Wednesday, January 14, 2015
Parent activists are calling on the state education commissioner to cancel the sale of an East Ramapo school building to an ultra-Orthodox Jewish congregation and remove all nine members of the Board of Education.
A new petition from Betty Carmand and Steve White says the school board secretly orchestrated a raw deal for the public last year by selling the Hillcrest Elementary School for $4.9 million, allegedly millions of dollars less than its fair market value.
The impoverished district has touted the sale's proceeds as a way to help it stay afloat and possibly even restore punishing budget cuts that have stripped away many of East Ramapo's arts, music and sports programs in the last couple of years.
The two Spring Valley residents argue that the board could have gotten a better offer but failed to use an accurate appraisal of the property and didn't consider comparable properties nearby that sold for millions more. It's the latest challenge in a series of controversies over the district's real estate transactions involving the ultra-Orthodox community, whose members hold a majority on the school board.
"It's getting tiring fighting for basic education for our children, but I can't give up because our children matter — black and brown children matter," said Carmand, mother of two East Ramapo students and one graduate.
White and Carmand also say the school board closed Hillcrest in 2010 and sold it twice (the first sale was annulled by the commissioner) based on "the false assumption" that public school enrollment would decline, leaving the building as surplus. Enrollment has actually grown by nearly 1,000 students since the last demographic study in 2009, in part because of an influx of children from Haiti after the 2010 earthquake.
"The fact that they're selling (Hillcrest) to the same people, that they sold it in an emergency meeting and the fact that enrollment is increasing — I think that these three facts alone should require that it be annulled," Carmand said.
Furthermore, they claim, the buyers exercised an illegitimate "right of first refusal" when they bid $4.9 million on the property following an earlier bid that was $50,000 lower from a mysterious corporation called Excellence in Education.
The petitioners claim that Excellence in Education's "alleged" bid of $4.85 million was "a sham designed to trigger" Hasidic Congregation Avir Yakov's right of first refusal on the sale of the property, a guarantee provided in its lease agreement with the district. The congregation uses the school as a girls yeshiva.
That lease had already been annulled by the commissioner, which voided the congregation's right of first refusal, the petitioners argue.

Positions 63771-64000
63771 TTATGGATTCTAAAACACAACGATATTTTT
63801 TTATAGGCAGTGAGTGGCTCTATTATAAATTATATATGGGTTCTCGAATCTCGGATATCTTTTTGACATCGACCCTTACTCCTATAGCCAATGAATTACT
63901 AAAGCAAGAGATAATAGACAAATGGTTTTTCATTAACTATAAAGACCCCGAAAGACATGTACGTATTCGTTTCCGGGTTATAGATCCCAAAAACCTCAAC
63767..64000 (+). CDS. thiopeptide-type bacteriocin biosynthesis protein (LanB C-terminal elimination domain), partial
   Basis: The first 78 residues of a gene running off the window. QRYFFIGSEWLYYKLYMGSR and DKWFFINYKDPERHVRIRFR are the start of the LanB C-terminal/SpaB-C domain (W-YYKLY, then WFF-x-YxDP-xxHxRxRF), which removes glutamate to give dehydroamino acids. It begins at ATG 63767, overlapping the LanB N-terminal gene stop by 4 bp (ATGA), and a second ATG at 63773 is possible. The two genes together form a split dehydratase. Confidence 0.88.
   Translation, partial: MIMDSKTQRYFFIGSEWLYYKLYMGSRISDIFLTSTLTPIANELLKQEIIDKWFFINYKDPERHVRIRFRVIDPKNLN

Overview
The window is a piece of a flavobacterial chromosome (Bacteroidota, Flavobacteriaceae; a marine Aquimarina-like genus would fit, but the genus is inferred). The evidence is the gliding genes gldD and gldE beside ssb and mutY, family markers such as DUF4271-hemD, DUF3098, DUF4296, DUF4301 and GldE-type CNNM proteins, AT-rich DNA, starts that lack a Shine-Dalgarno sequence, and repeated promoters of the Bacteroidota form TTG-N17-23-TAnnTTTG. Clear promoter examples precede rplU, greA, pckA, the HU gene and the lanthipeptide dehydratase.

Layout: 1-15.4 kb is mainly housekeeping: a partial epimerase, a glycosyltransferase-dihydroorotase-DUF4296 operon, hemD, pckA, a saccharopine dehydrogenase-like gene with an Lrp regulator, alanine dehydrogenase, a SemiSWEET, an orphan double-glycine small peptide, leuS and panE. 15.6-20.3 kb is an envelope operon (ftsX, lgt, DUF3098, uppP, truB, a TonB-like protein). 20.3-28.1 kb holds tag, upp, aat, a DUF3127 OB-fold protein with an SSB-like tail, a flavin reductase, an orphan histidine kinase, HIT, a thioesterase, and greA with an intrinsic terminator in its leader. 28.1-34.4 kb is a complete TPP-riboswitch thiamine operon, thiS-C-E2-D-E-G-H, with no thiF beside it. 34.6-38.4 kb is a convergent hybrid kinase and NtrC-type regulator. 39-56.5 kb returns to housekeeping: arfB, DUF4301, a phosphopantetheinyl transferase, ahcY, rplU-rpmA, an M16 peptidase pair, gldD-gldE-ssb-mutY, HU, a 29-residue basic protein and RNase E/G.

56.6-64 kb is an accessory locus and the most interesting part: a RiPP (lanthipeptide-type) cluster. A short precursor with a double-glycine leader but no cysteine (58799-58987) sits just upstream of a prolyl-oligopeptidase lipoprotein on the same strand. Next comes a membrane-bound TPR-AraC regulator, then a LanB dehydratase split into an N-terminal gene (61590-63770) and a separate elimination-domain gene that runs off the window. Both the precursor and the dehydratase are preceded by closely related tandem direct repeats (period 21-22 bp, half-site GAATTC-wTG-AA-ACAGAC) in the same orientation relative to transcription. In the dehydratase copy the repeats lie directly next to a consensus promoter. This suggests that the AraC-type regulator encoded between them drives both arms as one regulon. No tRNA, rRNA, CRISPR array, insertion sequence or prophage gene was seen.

"We have no comment except to say that a significant portion of the district's legal bills are related to lawsuits that have no merit," school district spokesman Darren Dopp wrote via email. District officials have not yet filed a response to the parents' Dec. 19 petition.
It's the second time the Hillcrest building has been sold to Avir Yakov by the district. The first sale, in 2010, was annulled by the state education commissioner after White challenged it on similar grounds.
An investigation into that sale and other East Ramapo real estate transactions by the state Attorney General's Office resulted in the school board's appraiser pleading guilty to a fraud-related misdemeanor.
The Avir Yakov congregation is based in New Square, an insular Hasidic village that borders the Hillcrest property on Addison Boyce Drive in New City.
In theorizing about the congregation's desire to obtain the property to accommodate the fast-growing population of ultra-Orthodox children who attend private schools, petitioners describe a "special relationship" between current and former East Ramapo school board members and the New Square community.
Petitioners charge that the district has shown favoritism to Avir Yakov by not charging late fees for consistent late rent payments. They also note that, unlike other East Ramapo schools, Hillcrest has a new central air conditioning system, a new roof and a location convenient to New Square.
Advocates for Justice attorney Laura Barbieri, who is fighting a related federal lawsuit against the school board on behalf of hundreds of East Ramapo parents and residents, said she may also take White and Carmand's case to the courts.
Unlike a lawsuit, the petition is sent as a formal request to the commissioner for a review and decision. It will be decided by Acting Education Commissioner Beth Berlin, a department spokesman said.
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